Per the Boston Bruins media team, defenseman Charlie McAvoy had a procedure done to correct an abnormal heart rhythm, an issue that has apparently been lingering for a couple months.
From team doctor Dr. David Finn and the Bruins media team:
Following the Bruins game on November 26, 2017, Charlie told team physicians that he experienced heart palpitations during the game. Subsequently he underwent an evaluation, which diagnosed him with a supraventricular tachycardia (SVT). The type of SVT Charlie has is not considered to be dangerous to his health but can recur at any time and causes significant symptoms.
After consultation with team physicians, as well as experts in this type of heart condition, Charlie decided to have the condition treated with a procedure called an ablation. The decision to have the procedure done at this time is due to a high probability of recurrence. During the period from the initial occurrence through Saturday’s game, Charlie was cleared to play by the medical team and was monitored closely.
A scary thing for a young player to go through, and impressive that he kept playing with something that undoubtedly caused him significant anxiety.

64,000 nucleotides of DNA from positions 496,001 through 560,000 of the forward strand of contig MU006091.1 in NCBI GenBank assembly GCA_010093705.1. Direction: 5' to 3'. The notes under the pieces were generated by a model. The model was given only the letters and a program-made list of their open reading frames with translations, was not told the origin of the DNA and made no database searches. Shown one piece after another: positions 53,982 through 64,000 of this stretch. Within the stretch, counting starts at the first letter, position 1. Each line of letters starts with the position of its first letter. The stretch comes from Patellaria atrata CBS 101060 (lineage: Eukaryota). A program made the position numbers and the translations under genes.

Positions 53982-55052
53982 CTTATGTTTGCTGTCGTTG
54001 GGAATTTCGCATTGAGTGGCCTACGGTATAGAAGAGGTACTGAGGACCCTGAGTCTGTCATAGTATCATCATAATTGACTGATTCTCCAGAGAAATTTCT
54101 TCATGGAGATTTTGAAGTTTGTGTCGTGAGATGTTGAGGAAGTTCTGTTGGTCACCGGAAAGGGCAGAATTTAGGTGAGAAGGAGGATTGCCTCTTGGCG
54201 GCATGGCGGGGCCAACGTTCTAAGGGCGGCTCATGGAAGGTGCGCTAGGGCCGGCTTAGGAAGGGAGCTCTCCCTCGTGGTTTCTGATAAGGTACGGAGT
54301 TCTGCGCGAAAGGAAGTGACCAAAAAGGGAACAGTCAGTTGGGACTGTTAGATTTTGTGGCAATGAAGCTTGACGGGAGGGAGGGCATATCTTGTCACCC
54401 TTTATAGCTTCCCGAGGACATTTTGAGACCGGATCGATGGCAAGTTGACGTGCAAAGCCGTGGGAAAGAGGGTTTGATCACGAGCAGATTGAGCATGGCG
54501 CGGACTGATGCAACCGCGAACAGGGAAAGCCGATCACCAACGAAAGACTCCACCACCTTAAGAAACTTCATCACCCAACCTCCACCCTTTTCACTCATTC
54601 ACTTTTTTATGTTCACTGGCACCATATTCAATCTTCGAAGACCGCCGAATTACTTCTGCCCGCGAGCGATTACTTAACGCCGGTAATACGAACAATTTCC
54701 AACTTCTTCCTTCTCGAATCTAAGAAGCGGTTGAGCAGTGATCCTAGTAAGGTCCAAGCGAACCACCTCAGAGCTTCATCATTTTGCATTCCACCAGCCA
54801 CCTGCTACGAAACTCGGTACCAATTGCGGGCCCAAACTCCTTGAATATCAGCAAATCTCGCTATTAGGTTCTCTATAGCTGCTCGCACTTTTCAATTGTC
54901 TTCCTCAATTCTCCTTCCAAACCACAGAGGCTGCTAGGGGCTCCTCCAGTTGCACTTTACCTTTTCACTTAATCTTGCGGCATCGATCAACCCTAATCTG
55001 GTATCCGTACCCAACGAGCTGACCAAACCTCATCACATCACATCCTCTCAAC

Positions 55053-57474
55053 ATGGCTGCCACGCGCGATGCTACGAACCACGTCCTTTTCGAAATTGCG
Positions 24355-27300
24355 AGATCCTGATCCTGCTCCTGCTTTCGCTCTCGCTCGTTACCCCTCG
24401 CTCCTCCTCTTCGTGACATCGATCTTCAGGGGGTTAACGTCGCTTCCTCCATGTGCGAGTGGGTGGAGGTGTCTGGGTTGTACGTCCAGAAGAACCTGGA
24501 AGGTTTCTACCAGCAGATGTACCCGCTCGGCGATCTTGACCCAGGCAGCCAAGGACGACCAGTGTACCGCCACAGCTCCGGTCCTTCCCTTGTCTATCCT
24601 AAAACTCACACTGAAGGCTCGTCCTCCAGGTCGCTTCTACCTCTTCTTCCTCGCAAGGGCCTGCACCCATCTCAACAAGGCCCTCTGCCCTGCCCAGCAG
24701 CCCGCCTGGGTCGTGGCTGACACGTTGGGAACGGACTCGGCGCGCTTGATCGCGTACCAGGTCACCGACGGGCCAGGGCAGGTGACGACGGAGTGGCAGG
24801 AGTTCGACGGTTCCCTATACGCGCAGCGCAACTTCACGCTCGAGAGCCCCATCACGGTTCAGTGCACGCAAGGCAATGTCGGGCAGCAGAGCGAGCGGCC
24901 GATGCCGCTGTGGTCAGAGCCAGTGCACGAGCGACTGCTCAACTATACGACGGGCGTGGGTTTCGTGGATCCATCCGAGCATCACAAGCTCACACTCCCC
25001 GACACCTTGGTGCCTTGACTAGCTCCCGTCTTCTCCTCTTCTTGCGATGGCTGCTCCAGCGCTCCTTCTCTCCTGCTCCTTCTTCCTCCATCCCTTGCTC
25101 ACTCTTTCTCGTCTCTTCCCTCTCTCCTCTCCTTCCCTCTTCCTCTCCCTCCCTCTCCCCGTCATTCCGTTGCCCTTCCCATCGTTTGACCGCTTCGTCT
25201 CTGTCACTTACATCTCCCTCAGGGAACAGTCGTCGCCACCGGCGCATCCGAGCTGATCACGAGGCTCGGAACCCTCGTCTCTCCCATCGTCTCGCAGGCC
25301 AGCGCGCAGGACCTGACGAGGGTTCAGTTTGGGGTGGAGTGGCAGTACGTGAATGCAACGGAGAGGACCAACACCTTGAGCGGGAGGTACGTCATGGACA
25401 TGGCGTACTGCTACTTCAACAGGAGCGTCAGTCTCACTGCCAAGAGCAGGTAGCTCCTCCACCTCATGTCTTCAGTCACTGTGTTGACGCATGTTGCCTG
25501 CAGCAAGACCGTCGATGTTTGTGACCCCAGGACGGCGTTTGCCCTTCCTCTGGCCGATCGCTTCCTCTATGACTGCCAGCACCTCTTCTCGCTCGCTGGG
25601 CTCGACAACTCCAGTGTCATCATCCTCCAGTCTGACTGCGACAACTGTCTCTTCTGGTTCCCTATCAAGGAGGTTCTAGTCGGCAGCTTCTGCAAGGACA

Per the team, McAvoy is going to remain at Mass General Hospital overnight tonight to be monitored and is expected to miss two weeks.
Best wishes to the kid for a speedy recovery.
EDIT (9:32 PM): A note from a hockey reporter who has some perspective.
Tough news for @CMcAvoy44. Good thing is ablations are 95% effective. I had a catheter ablation in 1997 to correct a type of SVT called Wolff-Parkinson-White Syndrome. No problems in 20+ years since. Mike Rupp and Tommy Soderstrom are among other #NHLers I know who've had it. https://t.co/sQlrW3GH9H— Frank Seravalli (@frank_seravalli) January 22, 2018